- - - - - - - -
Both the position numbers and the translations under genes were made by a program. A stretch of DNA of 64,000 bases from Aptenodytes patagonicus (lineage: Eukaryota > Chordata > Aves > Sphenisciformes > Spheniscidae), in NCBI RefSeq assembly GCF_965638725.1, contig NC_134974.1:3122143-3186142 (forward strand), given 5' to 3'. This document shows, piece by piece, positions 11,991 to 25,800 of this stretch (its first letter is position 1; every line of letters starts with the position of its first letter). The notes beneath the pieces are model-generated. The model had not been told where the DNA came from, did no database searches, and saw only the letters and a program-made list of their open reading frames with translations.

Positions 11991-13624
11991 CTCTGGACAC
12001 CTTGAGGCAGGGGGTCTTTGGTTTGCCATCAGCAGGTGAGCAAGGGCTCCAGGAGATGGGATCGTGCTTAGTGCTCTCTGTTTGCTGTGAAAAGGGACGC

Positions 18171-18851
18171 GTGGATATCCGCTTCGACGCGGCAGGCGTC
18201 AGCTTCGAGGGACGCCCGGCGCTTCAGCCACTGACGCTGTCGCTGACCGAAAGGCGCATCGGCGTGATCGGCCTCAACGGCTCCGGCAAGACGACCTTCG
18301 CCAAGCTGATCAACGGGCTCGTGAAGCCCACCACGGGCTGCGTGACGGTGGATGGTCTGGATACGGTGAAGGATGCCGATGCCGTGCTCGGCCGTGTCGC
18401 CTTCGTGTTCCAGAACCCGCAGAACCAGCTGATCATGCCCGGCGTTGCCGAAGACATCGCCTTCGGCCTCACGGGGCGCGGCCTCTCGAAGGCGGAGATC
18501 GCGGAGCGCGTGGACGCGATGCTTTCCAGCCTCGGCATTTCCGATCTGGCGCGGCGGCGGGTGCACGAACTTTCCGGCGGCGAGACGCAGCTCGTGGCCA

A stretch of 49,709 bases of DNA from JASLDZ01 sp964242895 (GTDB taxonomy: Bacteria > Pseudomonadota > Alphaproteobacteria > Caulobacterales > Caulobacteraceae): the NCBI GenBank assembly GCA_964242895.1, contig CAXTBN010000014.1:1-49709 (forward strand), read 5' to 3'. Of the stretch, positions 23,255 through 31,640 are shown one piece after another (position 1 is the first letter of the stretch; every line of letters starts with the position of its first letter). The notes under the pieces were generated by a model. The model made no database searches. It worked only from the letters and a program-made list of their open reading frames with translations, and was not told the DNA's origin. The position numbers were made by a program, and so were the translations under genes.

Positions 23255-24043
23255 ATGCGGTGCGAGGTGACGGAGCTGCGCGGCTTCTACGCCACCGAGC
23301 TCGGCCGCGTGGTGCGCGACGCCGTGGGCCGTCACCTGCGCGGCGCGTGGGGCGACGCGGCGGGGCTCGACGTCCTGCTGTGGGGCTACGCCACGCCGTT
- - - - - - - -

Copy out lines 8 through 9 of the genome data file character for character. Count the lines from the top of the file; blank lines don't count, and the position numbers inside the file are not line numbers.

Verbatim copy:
18301 CCAAGCTGATCAACGGGCTCGTGAAGCCCACCACGGGCTGCGTGACGGTGGATGGTCTGGATACGGTGAAGGATGCCGATGCCGTGCTCGGCCGTGTCGC
18401 CTTCGTGTTCCAGAACCCGCAGAACCAGCTGATCATGCCCGGCGTTGCCGAAGACATCGCCTTCGGCCTCACGGGGCGCGGCCTCTCGAAGGCGGAGATC